Bloodstream infections caused by nontyphoidal Salmonella are a major public health concern in Africa, causing ~49,600 deaths every year. The most common Salmonella enterica pathovariant associated with invasive nontyphoidal Salmonella disease is Salmonella Typhimurium sequence type (ST)313. It has been proposed that antimicrobial resistance and genome degradation has contributed to the success of ST313 lineages in Africa, but the evolutionary trajectory of such changes was unclear. Here, to define the evolutionary dynamics of ST313, we sub-sampled from two comprehensive collections of Salmonella isolates from African patients with bloodstream infections, spanning 1966 to 2018. The resulting 680 genome sequences led to the discovery of a pan-susceptible ST313 lineage (ST313 L3), which emerged in Malawi in 2016 and is closely related to ST313 variants that cause gastrointestinal disease in the United Kingdom and Brazil. Genomic analysis revealed degradation events in important virulence genes in ST313 L3, which had not occurred in other ST313 lineages. Despite arising only recently in the clinic, ST313 L3 is a phylogenetic intermediate between ST313 L1 and L2, with a characteristic accessory genome. Our in-depth genotypic and phenotypic characterization identifies the crucial loss-of-function genetic events that occurred during the stepwise evolution of invasive S. Typhimurium across Africa.
Bibliographical noteFunding Information:
We thank present and former members of Lab H at the Institute of Infection, Veterinary and Ecological Sciences, University of Liverpool, including members of the Hinton and Baker groups for invaluable discussions, in particular C. Chong, M. Horsburgh, S. Owen and K. Costigan for their support, contributions and advice; the MLW clinical research programme and the Institute Pasteur for access to their Salmonella archives; P. Ashton for helpful comments on the manuscript; and R. Low for his assistance in uploading metadata to repositories. C.V.P. is supported by the John Lennon Memorial Scholarship from the University of Liverpool and a Fee Bursary Award from the Institute of Integrative Biology at the University of Liverpool. B.K. was funded by an AESA-RISE fellowship from the African Academy of Sciences. N.H. is funded by the BBSRC, Core Strategic Programme Grant at the Earlham Institute (BB/CSP17270/1). F.-X.W. and A.T.-D. are supported by the Institut Pasteur, Santé publique and the French government’s Investissement d’Avenir programme, Laboratoire d’Excellence ‘Integrative Biology of Emerging Infectious Diseases’ (ANR-10-LABX-62-IBEID). K.S.B. is funded by a Wellcome Trust Clinical Research Career Development Fellowship (106690/A/14/Z). J.C.D.H. is funded by a Wellcome Trust Senior Investigator Award (106914/Z/15/Z). Genome sequencing was done by the Earlham Institute as part of the 10,000 Salmonella genomes project which is supported by the Global Challenges Research Fund data and resources grant (BBS/OS/ GC/000009D). Next-generation sequencing and library construction were delivered via the BBSRC National Capability in Genomics and Single Cell (BB/CCG1720/1) at Earlham Institute, by members of the Genomics Pipelines Group.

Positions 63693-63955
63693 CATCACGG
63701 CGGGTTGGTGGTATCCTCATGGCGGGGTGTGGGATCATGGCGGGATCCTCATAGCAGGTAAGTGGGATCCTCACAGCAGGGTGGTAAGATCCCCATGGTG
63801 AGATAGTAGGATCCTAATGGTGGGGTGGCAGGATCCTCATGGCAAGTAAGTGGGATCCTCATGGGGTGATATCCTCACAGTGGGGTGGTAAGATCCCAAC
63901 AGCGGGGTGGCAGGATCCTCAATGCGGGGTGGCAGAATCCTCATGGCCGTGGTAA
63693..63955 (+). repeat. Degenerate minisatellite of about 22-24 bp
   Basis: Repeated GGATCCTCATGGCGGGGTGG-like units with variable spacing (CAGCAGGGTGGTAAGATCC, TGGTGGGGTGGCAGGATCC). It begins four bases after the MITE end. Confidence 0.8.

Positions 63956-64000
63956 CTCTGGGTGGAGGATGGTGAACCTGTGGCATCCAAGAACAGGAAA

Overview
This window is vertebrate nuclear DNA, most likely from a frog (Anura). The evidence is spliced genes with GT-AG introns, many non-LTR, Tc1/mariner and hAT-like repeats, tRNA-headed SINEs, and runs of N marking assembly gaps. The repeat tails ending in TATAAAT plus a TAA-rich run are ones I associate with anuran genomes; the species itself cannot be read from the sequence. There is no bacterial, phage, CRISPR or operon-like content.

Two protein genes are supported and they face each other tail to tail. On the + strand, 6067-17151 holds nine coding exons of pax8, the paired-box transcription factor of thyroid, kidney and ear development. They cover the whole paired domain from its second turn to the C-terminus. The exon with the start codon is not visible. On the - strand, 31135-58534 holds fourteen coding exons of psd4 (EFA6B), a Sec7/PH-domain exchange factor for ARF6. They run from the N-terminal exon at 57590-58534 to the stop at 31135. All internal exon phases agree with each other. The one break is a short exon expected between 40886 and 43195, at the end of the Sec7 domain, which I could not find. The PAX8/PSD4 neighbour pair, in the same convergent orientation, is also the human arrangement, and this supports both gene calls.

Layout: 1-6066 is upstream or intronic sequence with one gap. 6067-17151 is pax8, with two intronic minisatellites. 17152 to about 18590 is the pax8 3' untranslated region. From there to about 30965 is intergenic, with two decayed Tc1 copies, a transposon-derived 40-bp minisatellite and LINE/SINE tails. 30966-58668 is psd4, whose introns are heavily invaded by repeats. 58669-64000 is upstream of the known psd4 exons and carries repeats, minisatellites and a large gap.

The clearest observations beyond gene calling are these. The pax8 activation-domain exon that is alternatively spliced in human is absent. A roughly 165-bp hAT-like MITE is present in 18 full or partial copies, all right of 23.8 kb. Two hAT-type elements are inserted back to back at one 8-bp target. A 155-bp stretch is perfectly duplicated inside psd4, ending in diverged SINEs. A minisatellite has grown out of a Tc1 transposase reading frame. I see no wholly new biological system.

© 2020, The Author(s).
Copyright 2021 Elsevier B.V., All rights reserved.
ASJC Scopus subject areas
- Applied Microbiology and Biotechnology
- Microbiology (medical)
- Cell Biology